I mean I'd like to think so...and people communicate on this site about Christianity, but I was wondering if a virtual gathering counted as well.

The verse I'm referring to is Matthew 18:20:

20 For where two or three gather in my name, there am I with them.”

  • 14
    Careful how you interpret this. Christianity.SE is not a church, and we don't make any claim to be one. This is a site run by a secular company, whose focus is on Christian-themed questions and answers, nothing more.
    – Mason Wheeler
    Commented Aug 31, 2011 at 4:43
  • 1
    Second Mason's warning about the nature of this site. See Brothers, we are not Christians for more discussion on that topic. Also follow Can I go to church on the internet? for more on this subject as people answer.
    – Caleb
    Commented Sep 4, 2011 at 7:19

3 Answers 3


Physicality is not specified at all. Although you could make a case that online, we are in some manner physically present to each other. :)

However, if you are together, praying, but gathered over great distances, I don't think there's any technicality in play, here. God doesn't work in technicalities, but in what's in our heart. So, I figure that yes, virtual gatherings also do count.

There are plenty of examples of people throughout the world using telecommunications to pray together. And I have never seen anyone question the idea that Jesus wasn't actually present. To the contrary, it always is understood that He is. So I would treat this as a common understanding.


A small number of people may gather in a fancy building, on a street corner, in a coffee house or library, or on the telephone (or yes, on the internet) for worship, praise, and service. Of course, that's the promise of this verse.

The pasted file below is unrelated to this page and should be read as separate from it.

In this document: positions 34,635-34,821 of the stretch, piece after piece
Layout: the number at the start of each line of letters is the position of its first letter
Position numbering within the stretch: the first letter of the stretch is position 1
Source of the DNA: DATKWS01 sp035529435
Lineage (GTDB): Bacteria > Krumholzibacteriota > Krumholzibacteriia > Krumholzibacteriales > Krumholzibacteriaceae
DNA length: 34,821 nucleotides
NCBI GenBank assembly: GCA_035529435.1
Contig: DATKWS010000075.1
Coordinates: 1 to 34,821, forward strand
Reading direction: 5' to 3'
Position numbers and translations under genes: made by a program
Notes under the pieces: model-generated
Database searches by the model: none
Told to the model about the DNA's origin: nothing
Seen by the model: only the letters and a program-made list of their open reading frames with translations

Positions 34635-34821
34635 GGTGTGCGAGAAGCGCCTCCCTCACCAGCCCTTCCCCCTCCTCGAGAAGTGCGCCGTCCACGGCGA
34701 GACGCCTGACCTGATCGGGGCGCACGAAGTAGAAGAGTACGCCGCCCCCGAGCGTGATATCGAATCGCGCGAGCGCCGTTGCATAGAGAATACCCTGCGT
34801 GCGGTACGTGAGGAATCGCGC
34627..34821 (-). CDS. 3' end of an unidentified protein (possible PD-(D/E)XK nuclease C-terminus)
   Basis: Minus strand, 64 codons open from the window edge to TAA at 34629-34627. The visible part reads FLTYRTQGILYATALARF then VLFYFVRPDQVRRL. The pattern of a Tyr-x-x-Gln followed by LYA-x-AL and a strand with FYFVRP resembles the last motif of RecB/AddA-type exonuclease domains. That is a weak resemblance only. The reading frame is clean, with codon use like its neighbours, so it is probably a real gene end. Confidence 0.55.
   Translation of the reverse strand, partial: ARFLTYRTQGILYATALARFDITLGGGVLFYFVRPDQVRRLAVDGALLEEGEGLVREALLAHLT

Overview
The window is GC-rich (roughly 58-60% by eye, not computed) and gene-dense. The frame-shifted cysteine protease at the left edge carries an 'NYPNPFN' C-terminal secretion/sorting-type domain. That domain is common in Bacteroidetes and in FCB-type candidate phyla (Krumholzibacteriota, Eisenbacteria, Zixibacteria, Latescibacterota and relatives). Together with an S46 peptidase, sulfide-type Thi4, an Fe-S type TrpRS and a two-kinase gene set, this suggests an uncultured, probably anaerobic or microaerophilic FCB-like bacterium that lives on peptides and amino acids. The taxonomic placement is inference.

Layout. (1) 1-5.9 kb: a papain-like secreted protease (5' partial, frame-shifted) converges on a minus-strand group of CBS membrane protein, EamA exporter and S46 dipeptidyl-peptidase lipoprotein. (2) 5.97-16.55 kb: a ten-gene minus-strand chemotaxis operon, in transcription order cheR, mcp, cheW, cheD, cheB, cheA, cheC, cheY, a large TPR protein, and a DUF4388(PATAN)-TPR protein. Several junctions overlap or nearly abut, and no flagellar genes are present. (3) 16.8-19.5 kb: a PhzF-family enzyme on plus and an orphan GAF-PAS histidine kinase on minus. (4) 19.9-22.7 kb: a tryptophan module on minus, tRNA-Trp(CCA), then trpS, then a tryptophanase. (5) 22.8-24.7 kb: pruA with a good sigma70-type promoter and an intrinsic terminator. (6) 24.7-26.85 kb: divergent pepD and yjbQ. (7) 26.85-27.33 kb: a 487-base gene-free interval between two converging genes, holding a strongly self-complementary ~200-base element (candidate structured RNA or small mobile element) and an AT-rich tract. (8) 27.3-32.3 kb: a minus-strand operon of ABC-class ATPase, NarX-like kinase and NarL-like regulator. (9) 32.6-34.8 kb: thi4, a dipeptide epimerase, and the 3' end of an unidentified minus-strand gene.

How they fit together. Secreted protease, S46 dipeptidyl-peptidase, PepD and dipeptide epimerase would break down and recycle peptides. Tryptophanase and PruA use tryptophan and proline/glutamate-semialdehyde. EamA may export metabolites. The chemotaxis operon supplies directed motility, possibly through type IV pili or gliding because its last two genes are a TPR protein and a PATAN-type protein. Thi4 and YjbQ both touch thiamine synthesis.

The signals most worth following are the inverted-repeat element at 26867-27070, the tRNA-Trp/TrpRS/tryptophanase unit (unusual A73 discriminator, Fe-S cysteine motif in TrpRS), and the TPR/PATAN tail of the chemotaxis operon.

It's important to take this verse from Mt 18 in context, though. It comes right after the verses on church discipline, where Jesus urges people to use appropriate means to cope with disputes, avoiding making a big public deal about things that can be handled faithfully by a small number of people.

As is often the case with things Jesus says, there's a streak of radicalism here. Jewish tradition and practice calls for a minyan -- a gathering of ten -- for prayers. Here is Jesus, in the Gospel written for the Jewish community, saying two or three is plenty.

Finally, @Mason Wheeler made a good point. Please don't mistake Christianity.SE for a congregation. If you don't have an in-the-flesh congregation, please consider finding one. Christianity is most definitely an in-the-flesh religion and spiritual path.


The primary context (Matt 18:15-20) of this passage is about correcting other believers. It's about when another believer sins against you and how you should attempt to bring them to repentance, to repair your relationship with them and to repair their standing in the church. It is not, primarily, about any generic gathering of believers.

I believe that what Jesus is saying in this and the previous verses is that when his followers work together, if they can come to a consensus then it will be the will of God. It's not directly explained here, but I would understand this to be through the work and influence of the Spirit. So when there are two or three Christians together, united in a desire to serve God faithfully, Jesus will be there to enable them to do just that.

So I don't think anything has really changed through technology. The unity we have as believers is because of the Spirit, and technology doesn't change that of course! Jesus is always with Christians, because his Spirit lives within them. The idea that anything we can do will change whether Jesus is with us or not is ignoring the Holy Spirit!

And in the context of church discipline, it too can work through technology. Getting the advice of other believers is always valuable, even if you can't see them in person. But I think it will always be better to meet in person if you can, especially when you are discussing the alleged sins of other believers.


Not the answer you're looking for? Browse other questions tagged .